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Short profile

Francois Ollivier, was born and raised in the south of France, but has lived in Montreal, Canada for the past eleven years. The 40-year-old photographer, who holds both French and Canadian citizenship, studied languages and first worked as an advertising copywriter before turning to photography full time. “Montreal has made me an artist and given me 99 percent of all the opportunities I’ve had.” Those opportunities include work for Apple Music, the New York Times, the Washington Post, GQ magazine, and Air France magazine.

In the interview, he gives insights into his working method and how he approaches a motif mentally, what challenges he has had to overcome since his return from Canada, and what the big advantage is for him at his new location in the south of France.


Can you tell us a little bit about how you became a photographer?

I did not try to become one really. It came organically through opportunities and a bit of luck. I was taking pictures as a hobby with no specific intentions since 2010, I was putting a lot of efforts in my craft, building an interesting portfolio but had no idea I could eventually turn that into a career, combining commercial and editorial assignments for clients around the world.  

Photo: François Ollivier

Please share something about your images. What is your special interest? How do you choose the colors, composition, themes etc.?   

I observe, that’s what I do. When I was shooting strangers in the streets I could wait for an hour or two for the right person to show up in the location I had spotted.  

Sometimes I imagine a project that has no ties with the rest of my work (like Memory Lapses, working with reflective fabric) but I do it anyway because it’s fun and I am excited by the process as much as the outcome.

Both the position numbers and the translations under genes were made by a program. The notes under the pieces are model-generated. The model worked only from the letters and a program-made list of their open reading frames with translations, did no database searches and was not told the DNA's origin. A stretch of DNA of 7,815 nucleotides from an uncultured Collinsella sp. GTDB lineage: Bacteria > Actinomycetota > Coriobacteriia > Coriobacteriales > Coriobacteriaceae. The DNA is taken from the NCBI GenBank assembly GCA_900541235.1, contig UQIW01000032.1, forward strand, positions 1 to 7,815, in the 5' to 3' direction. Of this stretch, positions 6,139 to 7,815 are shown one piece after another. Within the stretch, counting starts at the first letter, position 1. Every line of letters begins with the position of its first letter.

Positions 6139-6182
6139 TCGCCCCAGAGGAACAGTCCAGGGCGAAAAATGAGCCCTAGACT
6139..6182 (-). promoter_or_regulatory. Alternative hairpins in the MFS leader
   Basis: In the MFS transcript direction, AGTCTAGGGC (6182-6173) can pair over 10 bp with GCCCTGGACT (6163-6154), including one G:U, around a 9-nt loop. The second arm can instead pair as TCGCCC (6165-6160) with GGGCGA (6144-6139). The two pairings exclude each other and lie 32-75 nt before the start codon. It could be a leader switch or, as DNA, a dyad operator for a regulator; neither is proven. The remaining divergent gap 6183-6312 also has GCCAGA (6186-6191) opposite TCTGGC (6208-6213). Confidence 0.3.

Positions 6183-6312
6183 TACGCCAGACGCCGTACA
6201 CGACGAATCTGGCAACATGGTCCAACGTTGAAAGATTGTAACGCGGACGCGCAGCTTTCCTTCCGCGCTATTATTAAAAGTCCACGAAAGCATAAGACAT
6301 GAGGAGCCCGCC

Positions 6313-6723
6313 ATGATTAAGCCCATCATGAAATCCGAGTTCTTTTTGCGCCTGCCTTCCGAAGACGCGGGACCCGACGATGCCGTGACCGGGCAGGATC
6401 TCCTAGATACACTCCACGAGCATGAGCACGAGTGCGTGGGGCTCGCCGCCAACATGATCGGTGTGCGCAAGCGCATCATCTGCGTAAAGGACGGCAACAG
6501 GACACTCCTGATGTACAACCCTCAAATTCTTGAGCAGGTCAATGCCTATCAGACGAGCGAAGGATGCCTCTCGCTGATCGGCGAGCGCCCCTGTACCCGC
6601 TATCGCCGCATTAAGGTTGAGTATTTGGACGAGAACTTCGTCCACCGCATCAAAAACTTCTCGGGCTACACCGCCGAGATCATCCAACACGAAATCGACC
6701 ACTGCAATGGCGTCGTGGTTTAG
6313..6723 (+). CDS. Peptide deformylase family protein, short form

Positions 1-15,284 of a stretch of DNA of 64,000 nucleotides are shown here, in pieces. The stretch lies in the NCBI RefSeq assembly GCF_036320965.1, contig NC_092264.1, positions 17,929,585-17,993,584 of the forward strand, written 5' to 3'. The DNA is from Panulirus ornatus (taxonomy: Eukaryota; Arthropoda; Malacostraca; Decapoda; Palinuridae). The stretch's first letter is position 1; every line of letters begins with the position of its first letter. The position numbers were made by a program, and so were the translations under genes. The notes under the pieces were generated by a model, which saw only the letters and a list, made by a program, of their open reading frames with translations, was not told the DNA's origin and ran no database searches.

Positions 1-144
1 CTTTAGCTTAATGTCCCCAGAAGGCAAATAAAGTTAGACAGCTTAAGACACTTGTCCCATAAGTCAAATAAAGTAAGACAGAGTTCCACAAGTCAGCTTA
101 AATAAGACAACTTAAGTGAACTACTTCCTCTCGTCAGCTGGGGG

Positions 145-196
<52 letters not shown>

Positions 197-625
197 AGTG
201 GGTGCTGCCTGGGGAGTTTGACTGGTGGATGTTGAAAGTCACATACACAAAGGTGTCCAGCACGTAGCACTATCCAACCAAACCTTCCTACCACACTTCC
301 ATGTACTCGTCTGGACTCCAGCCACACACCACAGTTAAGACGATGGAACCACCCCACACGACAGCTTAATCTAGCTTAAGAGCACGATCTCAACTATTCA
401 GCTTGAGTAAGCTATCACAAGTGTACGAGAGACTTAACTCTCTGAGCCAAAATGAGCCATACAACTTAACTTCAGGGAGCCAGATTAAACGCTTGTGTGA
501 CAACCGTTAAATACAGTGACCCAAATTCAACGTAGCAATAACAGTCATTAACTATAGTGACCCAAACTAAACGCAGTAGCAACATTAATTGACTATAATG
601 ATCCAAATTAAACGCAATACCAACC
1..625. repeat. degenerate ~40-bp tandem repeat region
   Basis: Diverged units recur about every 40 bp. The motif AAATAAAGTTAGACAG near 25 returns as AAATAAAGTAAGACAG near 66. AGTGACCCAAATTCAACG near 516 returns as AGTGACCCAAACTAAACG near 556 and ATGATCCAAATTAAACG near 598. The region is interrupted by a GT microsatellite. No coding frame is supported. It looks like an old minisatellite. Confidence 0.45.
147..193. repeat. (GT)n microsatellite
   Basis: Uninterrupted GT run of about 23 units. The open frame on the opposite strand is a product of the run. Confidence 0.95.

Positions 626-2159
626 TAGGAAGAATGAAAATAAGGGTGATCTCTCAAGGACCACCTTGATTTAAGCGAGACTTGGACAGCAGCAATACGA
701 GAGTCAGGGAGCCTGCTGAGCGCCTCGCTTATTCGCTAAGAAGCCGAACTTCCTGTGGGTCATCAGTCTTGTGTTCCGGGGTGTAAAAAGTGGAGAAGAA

In the most recent years, I’d say my practice could be defined as “contemporary documentary” drenched in a certain form of nostalgia and poetry. Sadly, I must admit that I tend to shoot more portrait-oriented images because they fit better in an Instagram feed, which is (sadly again) my main platform to showcase my work. Most of the time I do shoot both versions because when it comes to printing, I like landscape formats better.  

Photo: François Ollivier

Where does this interest come from?    

Making something different, highlighting details, and random things to turn them into something interesting. Bringing a bit of magic into the most common things. If I think one of my photos looks too much like something I’ve already seen, I just do not publish it or even take it.  

Photo: François Ollivier

How do you get inspired? And what inspires you the most? Films, books, or magazines? Or what surrounds you?    

I keep an eye on the trends in photography, design, cinematography but there’s nothing like being out and looking at things, walking with no goals, wandering, getting lost. You can find captivating stuff in an empty parking lot if you want to see them.  

I am inspired by the music I listen to, I think there’s always a “color” we perceive with the music in our ears, maybe that palette makes its way to my images.  

Inspiration can be the light, a weird thing happening, something I see that makes me laugh. I’m 90% of the time looking at things in terms of how I would picture them, frame the scene. It’s really a way of life lol, a full time to commitment to watching things around me in a certain way.  

What are your plans for the rest of the day?   

I am at my parents’ right now; I’ll get a train to Marseille later in the afternoon. I really need to work on a side project that is not only photographic, includes writing, and the production of objects.  

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